Matthew Fassnacht entered the working world at age eight, when he got his first job as a neighborhood paperboy. Throughout his early academic career, Matthew’s innate drive, conscientiousness, and follow through helped him excel in sports. He attended Clemson University, where he earned a bachelor’s degree in accounting and made the football team as a walk-on linebacker. After graduating, Matthew Fassnacht settled in Georgia, whereupon some friends and family asked for his help advising on investments and tax planning. The success he achieved in growing their assets and protecting them from tax liabilities resulted in many new client referrals, which he was quite enthusiastic to take on. During the same period of time, Matthew Fassnacht obtained his Chartered Professional Accountant (CPA), Certified Financial Planner (CFP), and Chartered Financial Analyst (CFA) credentials, causing more than a few established financial firms to offer him employment opportunities. However, by that time, the hard lessons Matthew had learned about managing wealth, as well as his own inherent desire to help individuals achieve financial security guided his decision to instead create his own registered investment firm (RIA), Meridian Investment Partners.
Where did the idea for your career come from?
It actually came from a couple of friends I went to college with. They were looking for someone to help guide them on their path to achieving financial independence. I had been their tax accountant for about ten years at the time, and they entrusted me with their liquid life savings. When I did well for them, they began referring other friends to me for advice. Eventually, I gained enough clients to sustain my own business, and we founded Meridian Investment Partners.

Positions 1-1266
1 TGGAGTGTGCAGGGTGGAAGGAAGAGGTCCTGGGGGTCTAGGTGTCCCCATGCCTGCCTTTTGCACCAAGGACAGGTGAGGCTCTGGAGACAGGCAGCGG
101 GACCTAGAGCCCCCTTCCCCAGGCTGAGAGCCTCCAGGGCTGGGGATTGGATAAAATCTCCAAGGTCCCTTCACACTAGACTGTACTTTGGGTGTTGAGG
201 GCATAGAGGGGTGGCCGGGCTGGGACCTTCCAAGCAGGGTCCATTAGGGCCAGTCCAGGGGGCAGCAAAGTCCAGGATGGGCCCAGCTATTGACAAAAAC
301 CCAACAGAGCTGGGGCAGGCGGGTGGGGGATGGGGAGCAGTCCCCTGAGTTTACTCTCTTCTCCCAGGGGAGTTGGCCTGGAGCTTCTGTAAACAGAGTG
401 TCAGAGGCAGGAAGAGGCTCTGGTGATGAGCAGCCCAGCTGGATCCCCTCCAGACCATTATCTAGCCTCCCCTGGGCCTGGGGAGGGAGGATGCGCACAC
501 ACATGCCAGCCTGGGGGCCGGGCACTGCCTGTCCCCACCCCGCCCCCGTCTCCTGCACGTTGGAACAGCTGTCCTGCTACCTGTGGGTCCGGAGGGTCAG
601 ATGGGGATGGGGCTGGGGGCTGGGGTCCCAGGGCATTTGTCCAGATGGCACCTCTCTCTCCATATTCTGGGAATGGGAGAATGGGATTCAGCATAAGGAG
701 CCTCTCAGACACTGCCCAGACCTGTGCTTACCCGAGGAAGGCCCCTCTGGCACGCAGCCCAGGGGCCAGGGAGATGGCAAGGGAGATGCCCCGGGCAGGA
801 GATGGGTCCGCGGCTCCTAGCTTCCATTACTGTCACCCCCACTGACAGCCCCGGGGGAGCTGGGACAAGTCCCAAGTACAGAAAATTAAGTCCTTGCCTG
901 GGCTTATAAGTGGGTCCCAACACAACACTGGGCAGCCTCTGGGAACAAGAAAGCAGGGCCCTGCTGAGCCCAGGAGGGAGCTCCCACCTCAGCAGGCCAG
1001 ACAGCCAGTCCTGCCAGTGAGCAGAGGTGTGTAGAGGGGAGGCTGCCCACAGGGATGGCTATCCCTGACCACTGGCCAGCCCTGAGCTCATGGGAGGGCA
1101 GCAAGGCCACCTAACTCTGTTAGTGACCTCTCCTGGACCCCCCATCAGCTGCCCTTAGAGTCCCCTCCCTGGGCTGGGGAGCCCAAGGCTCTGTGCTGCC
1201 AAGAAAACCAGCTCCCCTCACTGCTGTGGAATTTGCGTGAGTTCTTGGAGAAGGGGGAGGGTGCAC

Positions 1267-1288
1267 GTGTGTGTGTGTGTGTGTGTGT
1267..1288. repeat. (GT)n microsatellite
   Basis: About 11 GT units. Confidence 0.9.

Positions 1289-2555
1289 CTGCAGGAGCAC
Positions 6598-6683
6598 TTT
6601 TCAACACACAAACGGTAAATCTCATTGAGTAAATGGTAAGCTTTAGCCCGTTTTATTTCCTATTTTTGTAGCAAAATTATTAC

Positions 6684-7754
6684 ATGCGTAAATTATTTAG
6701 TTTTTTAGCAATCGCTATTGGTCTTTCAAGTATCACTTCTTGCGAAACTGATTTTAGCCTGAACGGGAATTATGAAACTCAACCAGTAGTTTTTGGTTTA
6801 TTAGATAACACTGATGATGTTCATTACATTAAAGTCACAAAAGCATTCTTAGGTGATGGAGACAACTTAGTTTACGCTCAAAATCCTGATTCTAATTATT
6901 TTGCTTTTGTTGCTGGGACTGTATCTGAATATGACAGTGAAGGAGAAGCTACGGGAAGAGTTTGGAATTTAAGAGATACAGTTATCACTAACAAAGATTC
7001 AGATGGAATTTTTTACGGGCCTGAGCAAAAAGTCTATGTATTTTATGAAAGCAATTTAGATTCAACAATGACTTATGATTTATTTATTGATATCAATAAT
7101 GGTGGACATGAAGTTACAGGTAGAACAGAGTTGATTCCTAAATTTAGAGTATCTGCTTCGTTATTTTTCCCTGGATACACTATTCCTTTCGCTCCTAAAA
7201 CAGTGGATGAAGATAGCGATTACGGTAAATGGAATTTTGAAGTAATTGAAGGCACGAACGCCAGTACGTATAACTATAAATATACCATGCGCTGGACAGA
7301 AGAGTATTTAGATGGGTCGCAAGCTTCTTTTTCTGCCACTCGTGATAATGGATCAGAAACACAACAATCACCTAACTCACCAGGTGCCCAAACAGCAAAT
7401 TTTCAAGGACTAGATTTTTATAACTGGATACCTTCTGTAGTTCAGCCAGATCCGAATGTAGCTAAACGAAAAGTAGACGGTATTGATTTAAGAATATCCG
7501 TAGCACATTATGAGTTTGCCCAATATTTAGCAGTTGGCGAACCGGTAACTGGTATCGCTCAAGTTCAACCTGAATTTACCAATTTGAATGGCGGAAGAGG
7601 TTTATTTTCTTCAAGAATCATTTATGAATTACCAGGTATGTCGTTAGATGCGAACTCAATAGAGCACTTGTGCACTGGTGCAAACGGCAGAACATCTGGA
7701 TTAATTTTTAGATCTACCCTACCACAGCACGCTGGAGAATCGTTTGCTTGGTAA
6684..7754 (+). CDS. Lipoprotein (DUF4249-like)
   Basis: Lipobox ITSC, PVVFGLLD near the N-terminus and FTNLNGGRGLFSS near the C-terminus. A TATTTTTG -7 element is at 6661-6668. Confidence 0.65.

What does your typical day look like and how do you make it productive?
My typical day starts around seven in the morning. I get my daughter off to school and check client correspondence, like email and phone calls. I like to handle those in the mornings. I watch the news and read articles pertaining to current events from a political and economic perspective. Those landscapes can have an impact on my clients and their positions, so I need to stay up to date with them daily. Throughout the day, I meet with clients or continue to conduct research on what the next best steps are for my clients.
How do you bring ideas to life?
I am a very visual person. Normally I like to put together a visual representation of an idea that I have. Whether that takes the form of a PowerPoint slideshow or an email, I like to take a complex problem and break it down into an easily explained solution to address an issue.
What’s one trend that excites you?
When I started this business, I was always looking for ways to deliver services for my clients in the most cost-effective way possible. I would use brokers that were less known or I would use exchange traded funds. Recently, this trend in the industry has accelerated. Mutual funds have been dying out due to their large cost structure. A lot more companies are using these lower-cost options for investors.
What is one habit of yours that makes you more productive as an entrepreneur?
The use of technology has made me more productive. A lot of new applications have been designed to make things more efficient and more productive overall.
What advice would you give your younger self?
I would tell myself to trust the process. Know that what you are doing will eventually work out for you. If you keep doing the right thing and listening to the right people, it will lead you to the right place.
Tell us something that’s true that almost nobody agrees with you on.